According to Alexander Shatalov, a partner of IntermarkSavills, it is the commercial, industrial and retail sectors that are the more mature and transparent markets. “These are able to meet the investment criteria of western funds,” he says. “That said, there are many more investors seeking deals than vice versa. Residential, at this point, is the least developed and transparent market. There is a complete scarcity of investment grade residential products and, furthermore, the domestic sales market has been so hot that there was little incentive for developers to sell to institutional investors.”

Reflecting the risks of the market compared with the more developed real estate markets of western Europe, yields are higher, but as the market matures, more yield compression is expected. JLL reports yield on retail property at 10-11% at the moment, but this could compress over the medium term of two to three years to 8-9%, as a result of an influx of new investors and new money. Yields on offices, currently around 10% could drop to 8% over the medium term.

Such a huge growth in investment money going into Russian real estate raises the question: Is this a bubble that is going to burst? Jagger thinks not.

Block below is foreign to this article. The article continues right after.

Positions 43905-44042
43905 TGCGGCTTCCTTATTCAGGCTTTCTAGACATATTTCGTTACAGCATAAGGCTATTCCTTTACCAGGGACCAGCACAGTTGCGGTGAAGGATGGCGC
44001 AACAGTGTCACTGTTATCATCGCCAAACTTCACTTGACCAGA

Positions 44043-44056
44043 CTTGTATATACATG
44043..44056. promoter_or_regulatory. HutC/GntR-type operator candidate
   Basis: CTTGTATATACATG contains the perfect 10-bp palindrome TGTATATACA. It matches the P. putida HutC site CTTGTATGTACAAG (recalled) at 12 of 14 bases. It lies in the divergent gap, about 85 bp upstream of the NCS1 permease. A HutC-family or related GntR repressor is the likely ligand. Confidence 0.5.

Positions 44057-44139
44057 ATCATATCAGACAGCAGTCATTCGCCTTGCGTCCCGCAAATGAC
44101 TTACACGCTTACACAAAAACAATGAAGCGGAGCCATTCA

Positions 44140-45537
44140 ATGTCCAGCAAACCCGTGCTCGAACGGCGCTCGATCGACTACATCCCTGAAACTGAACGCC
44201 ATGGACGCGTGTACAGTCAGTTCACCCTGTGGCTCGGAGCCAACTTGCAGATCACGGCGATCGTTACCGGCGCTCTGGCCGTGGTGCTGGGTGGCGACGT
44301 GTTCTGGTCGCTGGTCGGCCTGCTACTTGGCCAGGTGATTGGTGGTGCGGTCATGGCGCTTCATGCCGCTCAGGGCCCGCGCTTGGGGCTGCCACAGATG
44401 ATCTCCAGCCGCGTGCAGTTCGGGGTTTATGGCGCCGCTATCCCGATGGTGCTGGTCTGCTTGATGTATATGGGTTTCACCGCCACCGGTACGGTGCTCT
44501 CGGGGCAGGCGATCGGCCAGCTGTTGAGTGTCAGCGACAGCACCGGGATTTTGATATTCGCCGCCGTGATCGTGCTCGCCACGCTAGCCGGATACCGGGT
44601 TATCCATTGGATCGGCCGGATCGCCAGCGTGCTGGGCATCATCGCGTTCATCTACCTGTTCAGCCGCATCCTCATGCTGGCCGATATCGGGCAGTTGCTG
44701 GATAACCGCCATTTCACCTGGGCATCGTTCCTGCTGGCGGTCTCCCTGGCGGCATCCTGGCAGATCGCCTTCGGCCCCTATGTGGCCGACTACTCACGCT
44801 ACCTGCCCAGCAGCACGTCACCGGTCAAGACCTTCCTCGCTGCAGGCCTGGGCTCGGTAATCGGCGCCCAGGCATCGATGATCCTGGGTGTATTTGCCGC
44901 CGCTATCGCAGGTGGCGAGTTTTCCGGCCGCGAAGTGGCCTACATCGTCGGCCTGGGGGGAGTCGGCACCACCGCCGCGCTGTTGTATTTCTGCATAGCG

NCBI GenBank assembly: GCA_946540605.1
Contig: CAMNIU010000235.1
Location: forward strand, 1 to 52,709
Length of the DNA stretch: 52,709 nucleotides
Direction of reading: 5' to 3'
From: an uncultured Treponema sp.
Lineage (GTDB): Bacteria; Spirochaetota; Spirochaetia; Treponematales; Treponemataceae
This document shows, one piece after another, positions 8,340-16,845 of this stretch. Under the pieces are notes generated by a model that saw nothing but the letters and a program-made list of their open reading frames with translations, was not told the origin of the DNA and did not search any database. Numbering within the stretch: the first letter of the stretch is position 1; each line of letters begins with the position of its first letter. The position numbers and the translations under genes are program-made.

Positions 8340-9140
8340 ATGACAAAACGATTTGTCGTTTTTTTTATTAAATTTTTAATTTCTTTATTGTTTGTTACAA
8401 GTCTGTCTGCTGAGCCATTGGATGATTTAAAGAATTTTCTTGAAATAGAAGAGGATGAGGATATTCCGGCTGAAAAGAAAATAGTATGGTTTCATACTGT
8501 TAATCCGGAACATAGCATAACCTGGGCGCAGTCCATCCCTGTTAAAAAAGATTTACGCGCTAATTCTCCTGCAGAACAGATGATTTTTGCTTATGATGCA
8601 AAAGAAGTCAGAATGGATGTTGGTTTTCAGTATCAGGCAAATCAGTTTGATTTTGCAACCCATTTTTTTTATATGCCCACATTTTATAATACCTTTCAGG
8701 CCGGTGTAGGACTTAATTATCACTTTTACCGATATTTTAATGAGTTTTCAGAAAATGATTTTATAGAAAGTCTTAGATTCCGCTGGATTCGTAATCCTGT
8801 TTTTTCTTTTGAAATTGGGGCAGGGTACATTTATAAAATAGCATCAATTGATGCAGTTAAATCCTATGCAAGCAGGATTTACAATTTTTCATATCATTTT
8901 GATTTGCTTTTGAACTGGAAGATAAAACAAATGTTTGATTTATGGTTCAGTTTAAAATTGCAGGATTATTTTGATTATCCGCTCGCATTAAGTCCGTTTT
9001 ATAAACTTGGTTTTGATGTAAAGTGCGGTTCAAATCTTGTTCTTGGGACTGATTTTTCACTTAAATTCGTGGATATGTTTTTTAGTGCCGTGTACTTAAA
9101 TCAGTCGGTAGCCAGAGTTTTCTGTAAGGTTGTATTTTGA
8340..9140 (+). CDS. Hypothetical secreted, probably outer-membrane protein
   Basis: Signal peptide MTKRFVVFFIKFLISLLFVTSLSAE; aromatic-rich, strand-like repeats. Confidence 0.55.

“A lot of the office projects to be delivered in two to three years’ time will have been pre-leased two to three years earlier,” he says. “We don’t foresee a significant oversupply in the office sector at this stage. We do anticipate the market will grow to where there is a healthy level of vacancy, which is good for any market, it creates more of a balance in the situation.”

Semenov is also optimistic. “Demand is high and demand is pushing supply. I don’t think there is a bubble.”

But he does think there could be a correction, though not for a year or two, and not in prime property. “I don’t think a good product would have any significant problem with compression of the rental rates or with enormous vacancies, as happened in eastern Europe. The capacity of the market here is much bigger than in eastern Europe,” he says.